Japan’s Convenience Store Operators Aim for Efficient Logistics

The Yomiuri Shimbun
A driver delivers items to a Lawson convenience store in Shinagawa Ward, Tokyo, on June 7.

Convenience store operators are taking steps to address upcoming logistics issues as the work style reform law will be implemented next year. Among the law’s reforms are measures to cap truck drivers’ long working hours.

The three major convenience store operators in Japan are focusing on improving efficiency by reducing the number of deliveries for their core products, such as rice balls and bento boxed meals.

Seven-Eleven Japan Co. is reducing the frequency of deliveries for those daily food items delivered to stores on a daily basis. The number of deliveries has been reduced from four times a day to three times daily. Additionally, late-night deliveries of these food items have been consolidated with trucks transporting food at room temperature, such as bread and pastries, resulting in reduced working hours for drivers and employees involved with sorting goods.

In autumn, franchises will experience a change in the delivery schedule for processed foods, such as instant noodles and confectioneries, shifting from same-day delivery to next-day delivery.

“Improvements in demand forecasting accuracy using AI ensure that product shortages are avoided even with next-day delivery,” said a Seven-Eleven Japan spokesperson.

Similarly, Lawson, Inc. is reducing the frequency of deliveries for bento boxed meals and side dishes to their stores, transitioning from three times a day to twice daily. This system has already been implemented in some regions and the company plans to expand it nationwide.

Additionally, Lawson is actively focusing on developing frozen boxed meals that have an extended shelf life.

Since autumn last year, FamilyMart Co. has been utilizing AI to optimize delivery routes, streamlining operations.

The major operators have implemented the market dominance strategy to open their stores en masse in an area to make them nearby and convenient to the people of that area. This strategy has helped enhance the stores’ visibility in the chosen community and improved delivery efficiency. The operators have been dedicated to devising a strategy for minimizing shortages of items on offer by efficiently transporting products from food factories and warehouses to these stores.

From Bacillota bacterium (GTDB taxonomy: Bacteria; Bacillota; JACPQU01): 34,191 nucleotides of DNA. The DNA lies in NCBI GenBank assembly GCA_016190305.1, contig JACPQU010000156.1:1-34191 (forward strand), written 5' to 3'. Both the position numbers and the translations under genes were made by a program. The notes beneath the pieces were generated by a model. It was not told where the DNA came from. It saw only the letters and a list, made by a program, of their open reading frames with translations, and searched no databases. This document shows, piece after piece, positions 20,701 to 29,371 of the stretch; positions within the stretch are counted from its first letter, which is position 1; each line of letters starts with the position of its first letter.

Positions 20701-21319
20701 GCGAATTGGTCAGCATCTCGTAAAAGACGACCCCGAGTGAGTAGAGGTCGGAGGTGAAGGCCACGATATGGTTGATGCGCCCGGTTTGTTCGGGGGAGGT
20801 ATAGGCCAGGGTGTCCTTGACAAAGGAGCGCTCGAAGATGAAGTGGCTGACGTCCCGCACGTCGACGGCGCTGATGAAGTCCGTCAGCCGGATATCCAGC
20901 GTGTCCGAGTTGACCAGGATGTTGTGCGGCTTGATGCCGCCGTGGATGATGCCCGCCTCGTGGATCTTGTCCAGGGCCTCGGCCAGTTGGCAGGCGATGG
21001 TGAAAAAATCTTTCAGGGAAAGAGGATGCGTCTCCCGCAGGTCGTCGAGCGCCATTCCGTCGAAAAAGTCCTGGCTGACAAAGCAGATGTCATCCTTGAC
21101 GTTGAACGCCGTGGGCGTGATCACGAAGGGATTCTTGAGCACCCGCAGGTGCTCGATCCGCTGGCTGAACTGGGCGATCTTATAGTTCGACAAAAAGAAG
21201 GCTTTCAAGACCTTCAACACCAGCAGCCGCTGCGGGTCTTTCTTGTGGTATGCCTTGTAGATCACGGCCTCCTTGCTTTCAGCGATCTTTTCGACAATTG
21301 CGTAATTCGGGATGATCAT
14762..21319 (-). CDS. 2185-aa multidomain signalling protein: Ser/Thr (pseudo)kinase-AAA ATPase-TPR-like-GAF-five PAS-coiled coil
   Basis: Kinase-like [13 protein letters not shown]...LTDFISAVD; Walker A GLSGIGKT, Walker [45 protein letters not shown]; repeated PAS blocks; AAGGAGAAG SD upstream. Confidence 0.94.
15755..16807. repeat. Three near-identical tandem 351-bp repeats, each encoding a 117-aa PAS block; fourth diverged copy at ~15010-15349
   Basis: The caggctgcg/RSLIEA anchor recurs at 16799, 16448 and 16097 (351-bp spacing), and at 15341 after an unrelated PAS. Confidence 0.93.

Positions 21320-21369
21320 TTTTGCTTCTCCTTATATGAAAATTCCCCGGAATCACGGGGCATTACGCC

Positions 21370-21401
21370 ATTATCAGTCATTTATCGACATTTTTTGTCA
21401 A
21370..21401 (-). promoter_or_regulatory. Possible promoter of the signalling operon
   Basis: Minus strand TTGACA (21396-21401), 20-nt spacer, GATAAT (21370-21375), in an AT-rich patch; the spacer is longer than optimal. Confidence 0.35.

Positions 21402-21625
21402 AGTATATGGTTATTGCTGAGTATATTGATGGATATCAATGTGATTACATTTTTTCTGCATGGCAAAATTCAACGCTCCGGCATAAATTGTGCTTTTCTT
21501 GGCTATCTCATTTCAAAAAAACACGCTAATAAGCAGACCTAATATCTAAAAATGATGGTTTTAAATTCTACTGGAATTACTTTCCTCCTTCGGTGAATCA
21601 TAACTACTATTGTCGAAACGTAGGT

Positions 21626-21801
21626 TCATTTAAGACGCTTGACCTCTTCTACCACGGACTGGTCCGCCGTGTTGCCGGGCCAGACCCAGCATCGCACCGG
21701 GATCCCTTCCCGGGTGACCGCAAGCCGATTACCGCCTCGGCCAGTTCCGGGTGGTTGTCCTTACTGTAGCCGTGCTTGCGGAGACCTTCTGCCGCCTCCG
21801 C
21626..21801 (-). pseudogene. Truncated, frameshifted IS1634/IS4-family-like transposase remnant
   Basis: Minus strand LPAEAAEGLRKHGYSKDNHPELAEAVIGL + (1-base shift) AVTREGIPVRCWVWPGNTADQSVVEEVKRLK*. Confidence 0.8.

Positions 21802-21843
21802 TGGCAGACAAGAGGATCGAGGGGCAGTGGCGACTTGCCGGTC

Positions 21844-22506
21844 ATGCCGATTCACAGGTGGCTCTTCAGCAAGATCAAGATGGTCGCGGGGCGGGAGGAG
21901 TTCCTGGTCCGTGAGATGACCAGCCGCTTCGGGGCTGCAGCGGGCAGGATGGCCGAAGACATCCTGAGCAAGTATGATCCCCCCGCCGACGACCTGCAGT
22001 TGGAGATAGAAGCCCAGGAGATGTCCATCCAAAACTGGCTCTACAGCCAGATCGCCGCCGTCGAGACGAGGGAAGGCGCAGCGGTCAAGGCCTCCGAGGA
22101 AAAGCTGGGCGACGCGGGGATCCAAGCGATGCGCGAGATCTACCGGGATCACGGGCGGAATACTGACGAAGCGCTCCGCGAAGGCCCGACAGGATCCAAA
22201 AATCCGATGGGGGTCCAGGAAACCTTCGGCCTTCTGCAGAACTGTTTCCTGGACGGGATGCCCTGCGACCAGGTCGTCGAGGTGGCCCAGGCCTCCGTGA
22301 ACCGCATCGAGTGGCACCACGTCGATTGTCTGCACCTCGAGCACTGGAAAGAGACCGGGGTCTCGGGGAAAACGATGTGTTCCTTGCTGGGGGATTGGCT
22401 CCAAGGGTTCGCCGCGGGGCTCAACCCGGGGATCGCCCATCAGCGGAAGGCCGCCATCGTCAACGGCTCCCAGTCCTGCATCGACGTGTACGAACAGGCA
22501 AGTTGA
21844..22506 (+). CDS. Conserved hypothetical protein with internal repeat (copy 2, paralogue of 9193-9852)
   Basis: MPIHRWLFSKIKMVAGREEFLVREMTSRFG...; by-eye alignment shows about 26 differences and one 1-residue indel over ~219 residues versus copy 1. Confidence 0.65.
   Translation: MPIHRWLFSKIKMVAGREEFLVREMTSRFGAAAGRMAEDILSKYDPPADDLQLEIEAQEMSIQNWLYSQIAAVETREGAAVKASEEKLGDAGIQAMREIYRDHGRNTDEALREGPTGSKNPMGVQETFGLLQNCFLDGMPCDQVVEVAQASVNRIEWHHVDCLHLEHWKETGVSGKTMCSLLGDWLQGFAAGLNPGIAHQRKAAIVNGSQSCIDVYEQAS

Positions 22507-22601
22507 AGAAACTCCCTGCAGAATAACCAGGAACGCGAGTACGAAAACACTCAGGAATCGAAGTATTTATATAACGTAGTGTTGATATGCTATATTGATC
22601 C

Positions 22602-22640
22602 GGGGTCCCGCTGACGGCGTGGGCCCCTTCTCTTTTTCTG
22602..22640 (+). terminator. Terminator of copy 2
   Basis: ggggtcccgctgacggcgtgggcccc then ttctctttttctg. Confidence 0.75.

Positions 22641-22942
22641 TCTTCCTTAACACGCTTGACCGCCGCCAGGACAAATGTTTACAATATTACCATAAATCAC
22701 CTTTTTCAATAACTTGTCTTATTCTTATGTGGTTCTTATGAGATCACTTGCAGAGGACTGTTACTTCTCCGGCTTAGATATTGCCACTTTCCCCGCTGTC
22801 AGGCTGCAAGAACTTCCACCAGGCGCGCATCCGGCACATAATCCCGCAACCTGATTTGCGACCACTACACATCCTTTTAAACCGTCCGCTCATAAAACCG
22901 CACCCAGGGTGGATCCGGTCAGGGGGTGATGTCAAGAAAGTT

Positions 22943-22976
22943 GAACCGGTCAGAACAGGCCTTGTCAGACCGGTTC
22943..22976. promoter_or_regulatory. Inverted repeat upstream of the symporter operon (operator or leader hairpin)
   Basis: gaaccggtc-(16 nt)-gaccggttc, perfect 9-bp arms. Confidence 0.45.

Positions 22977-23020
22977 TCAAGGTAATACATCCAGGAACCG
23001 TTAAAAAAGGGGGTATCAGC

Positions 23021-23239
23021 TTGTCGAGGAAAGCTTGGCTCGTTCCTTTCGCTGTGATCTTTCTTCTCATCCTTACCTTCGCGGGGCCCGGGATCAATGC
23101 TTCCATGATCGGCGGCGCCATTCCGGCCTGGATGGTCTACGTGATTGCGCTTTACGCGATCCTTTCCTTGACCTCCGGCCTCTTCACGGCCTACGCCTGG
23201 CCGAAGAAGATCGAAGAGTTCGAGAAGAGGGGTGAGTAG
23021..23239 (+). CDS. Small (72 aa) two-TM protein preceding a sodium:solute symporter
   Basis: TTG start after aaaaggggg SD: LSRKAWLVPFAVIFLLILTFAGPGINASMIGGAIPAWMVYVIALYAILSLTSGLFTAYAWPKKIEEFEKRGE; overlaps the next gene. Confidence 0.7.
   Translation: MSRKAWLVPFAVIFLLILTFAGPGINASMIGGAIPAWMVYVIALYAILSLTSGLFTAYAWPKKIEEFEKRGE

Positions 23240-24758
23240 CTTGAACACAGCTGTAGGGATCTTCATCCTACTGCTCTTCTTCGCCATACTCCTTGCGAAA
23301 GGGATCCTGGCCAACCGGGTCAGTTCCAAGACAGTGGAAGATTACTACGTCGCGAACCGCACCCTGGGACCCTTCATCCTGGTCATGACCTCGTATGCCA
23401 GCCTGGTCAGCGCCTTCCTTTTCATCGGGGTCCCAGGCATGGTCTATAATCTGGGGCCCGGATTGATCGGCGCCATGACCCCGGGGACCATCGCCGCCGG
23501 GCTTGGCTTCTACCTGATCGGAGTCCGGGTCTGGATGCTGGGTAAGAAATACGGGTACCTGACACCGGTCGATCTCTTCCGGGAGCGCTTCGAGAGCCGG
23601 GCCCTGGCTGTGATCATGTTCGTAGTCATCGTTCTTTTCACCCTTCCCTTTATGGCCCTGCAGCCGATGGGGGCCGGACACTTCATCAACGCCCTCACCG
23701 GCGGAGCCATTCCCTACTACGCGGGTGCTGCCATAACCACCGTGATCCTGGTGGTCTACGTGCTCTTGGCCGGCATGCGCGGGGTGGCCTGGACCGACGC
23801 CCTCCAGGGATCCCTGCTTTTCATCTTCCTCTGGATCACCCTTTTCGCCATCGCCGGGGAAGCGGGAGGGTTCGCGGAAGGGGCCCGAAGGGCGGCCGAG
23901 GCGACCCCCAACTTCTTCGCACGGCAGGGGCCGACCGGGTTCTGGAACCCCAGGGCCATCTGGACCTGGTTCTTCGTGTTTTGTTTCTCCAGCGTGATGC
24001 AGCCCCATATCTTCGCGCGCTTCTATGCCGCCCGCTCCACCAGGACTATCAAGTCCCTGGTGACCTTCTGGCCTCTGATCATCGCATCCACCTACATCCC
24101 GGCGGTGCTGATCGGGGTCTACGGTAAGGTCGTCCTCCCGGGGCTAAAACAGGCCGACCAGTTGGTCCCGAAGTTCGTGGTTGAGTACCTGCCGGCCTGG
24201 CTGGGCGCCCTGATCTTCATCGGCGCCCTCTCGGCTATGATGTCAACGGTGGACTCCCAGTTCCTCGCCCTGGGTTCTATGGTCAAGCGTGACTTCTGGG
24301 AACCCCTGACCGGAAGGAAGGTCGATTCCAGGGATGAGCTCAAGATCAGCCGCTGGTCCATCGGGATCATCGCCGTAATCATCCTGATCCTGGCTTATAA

The chronic labor shortage in the transportation industry could be exacerbated by the reform law. Nomura Research Institute, for example, estimates that about 35% of the nation’s cargo will not be able to be transported in 2030. Convenience stores would be facing more serious logistics problems in rural areas, where the population is smaller and stores are farther apart from each other.

In 2020, the three major convenience store operators conducted a joint delivery experiment in which they used the same trucks to deliver products to their respective stores. Products were transported from their own facilities to a distribution center in Tokyo, reloaded onto a joint delivery truck, and delivered to their own nearby stores. Cooperation across companies and industries is essential to solving upcoming logistics problems.

Yoshinoya Holdings Co., which operates the beef bowl chain Yoshinoya, is rehiring as delivery truck drivers its employees who have reached retirement age.

In January, the company began a trial in Osaka Prefecture, delivering food from its distribution center to its stores. The company currently has one truck in operation but looks to increase the number of trucks by the end of the year.

“Convenience stores are small and have small warehouses called backyards, so deliveries of items used to be frequent,” said Yutaka Suzuki of the Distribution Economics Institute of Japan. “If delivery frequency is reduced, product selection could change.”